NTSB Identification: ERA11IA521
14 CFR Part 91: General Aviation
Incident occurred Sunday, September 18, 2011 in New Haven, CT
Probable Cause Approval Date: 02/14/2013
Aircraft: BEECH V35, registration: N275BM
Injuries: 2 Uninjured.
NTSB investigators used data provided by various sources and may not have traveled in support of this investigation to prepare this aircraft incident report.
During the climb after takeoff, as the airplane approached 6,000 feet mean sea level, the crankshaft fractured, and the airplane experienced a total loss of engine power. The forward portion of the crankshaft, with the propeller attached, departed the engine. The pilot declared an emergency and returned to the departure airport where he performed a forced landing on a runway. The airplane sustained minor nose gear damage when it overran the runway. Examination of the crankshaft revealed that it was fractured across the No. 4 main journal. Metallurgical examination revealed cracks that initiated on the bearing surface near an oil transfer tube and propagated in fatigue.
At the time of the incident, the engine had been operated for about 910 total hours, about 500 hours of which had occurred since maintenance, which was performed about 2 1/2 years before the incident and included the reinstallation of the Nos. 2 and 4 cylinders. The crankcase adjacent to the fractured portion of the crankshaft showed significant fretting on the mating surfaces, possibly due to incorrect torque applied during the previous cylinder repair; however, the investigation could not determine the relevance of that repair, if any, due to the time that had elapsed since the repair was completed.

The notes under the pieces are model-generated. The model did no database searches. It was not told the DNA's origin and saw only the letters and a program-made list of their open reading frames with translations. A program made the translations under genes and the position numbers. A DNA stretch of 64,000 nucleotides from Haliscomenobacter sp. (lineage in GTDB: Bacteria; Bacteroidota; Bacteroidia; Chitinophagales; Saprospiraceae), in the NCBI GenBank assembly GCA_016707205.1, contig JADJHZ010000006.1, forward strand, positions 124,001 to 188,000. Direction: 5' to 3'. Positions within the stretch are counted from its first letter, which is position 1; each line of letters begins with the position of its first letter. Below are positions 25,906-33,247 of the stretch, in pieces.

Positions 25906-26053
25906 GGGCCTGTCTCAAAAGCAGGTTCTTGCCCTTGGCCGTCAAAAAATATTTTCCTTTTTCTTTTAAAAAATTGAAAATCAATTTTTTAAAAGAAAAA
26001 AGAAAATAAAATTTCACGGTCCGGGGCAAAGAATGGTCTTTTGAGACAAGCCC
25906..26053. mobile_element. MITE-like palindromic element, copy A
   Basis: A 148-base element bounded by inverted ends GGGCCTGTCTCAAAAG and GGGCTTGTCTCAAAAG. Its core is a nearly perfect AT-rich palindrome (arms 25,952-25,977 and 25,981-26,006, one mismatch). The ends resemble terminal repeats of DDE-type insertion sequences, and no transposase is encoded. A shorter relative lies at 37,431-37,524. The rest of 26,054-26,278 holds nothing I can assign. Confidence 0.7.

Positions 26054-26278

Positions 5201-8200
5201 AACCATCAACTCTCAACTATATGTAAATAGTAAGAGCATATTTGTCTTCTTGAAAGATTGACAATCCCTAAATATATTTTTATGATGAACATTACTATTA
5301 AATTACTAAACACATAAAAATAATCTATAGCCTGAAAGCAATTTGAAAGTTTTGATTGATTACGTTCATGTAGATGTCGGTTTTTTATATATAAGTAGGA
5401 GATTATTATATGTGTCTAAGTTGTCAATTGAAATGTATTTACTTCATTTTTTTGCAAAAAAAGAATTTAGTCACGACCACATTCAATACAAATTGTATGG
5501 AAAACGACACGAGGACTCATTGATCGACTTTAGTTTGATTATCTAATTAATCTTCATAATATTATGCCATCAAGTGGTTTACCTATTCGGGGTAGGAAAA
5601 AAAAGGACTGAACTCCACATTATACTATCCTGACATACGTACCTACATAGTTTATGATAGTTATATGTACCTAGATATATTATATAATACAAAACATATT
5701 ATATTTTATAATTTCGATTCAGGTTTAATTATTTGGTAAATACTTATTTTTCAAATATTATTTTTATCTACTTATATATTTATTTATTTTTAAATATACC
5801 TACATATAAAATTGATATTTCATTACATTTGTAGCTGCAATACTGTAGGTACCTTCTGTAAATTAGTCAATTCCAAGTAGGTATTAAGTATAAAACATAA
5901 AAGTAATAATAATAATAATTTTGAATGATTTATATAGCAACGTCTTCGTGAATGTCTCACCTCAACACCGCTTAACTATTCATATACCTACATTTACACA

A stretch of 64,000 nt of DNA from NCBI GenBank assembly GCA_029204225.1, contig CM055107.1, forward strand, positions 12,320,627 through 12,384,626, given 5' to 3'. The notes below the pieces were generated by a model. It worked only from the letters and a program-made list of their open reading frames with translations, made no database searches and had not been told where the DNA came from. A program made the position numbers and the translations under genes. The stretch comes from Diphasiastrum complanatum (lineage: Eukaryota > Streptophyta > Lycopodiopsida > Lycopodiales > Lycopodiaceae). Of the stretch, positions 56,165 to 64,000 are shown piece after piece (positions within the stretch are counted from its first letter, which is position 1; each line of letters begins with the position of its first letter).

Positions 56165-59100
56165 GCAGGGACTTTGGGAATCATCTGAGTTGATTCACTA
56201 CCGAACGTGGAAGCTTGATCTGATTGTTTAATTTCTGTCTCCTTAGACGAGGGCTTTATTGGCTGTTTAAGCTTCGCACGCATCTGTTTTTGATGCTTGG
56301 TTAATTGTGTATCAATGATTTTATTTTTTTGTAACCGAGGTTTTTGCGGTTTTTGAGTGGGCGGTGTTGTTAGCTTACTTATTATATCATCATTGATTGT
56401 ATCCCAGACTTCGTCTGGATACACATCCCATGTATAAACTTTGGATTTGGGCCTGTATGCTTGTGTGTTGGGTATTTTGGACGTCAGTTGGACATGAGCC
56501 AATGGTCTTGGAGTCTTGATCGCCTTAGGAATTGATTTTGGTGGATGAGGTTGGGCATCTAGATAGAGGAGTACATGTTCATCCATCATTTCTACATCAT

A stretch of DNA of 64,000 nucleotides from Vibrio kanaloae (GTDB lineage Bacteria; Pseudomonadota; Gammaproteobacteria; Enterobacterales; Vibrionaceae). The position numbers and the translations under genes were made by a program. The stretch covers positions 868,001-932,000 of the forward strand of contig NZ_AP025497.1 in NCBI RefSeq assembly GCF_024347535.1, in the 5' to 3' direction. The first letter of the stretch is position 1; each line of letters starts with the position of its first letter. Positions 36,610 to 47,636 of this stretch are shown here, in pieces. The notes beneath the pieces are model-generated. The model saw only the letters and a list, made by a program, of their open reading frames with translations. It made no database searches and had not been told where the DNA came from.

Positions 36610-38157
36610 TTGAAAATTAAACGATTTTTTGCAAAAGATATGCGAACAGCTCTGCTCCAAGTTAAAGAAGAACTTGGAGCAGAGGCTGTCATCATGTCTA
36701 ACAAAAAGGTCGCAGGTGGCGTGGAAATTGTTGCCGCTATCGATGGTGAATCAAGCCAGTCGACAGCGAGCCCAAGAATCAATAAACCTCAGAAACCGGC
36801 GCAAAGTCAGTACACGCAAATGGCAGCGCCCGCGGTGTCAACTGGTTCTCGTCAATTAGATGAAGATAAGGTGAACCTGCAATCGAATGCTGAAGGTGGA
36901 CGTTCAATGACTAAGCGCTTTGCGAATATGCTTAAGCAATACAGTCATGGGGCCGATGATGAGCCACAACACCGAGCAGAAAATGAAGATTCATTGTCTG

The National Transportation Safety Board determines the probable cause(s) of this incident to be: The in-flight fatigue failure of the engine’s crankshaft, which resulted in the separation of the forward portion of the crankshaft and the propeller. Full narrative available
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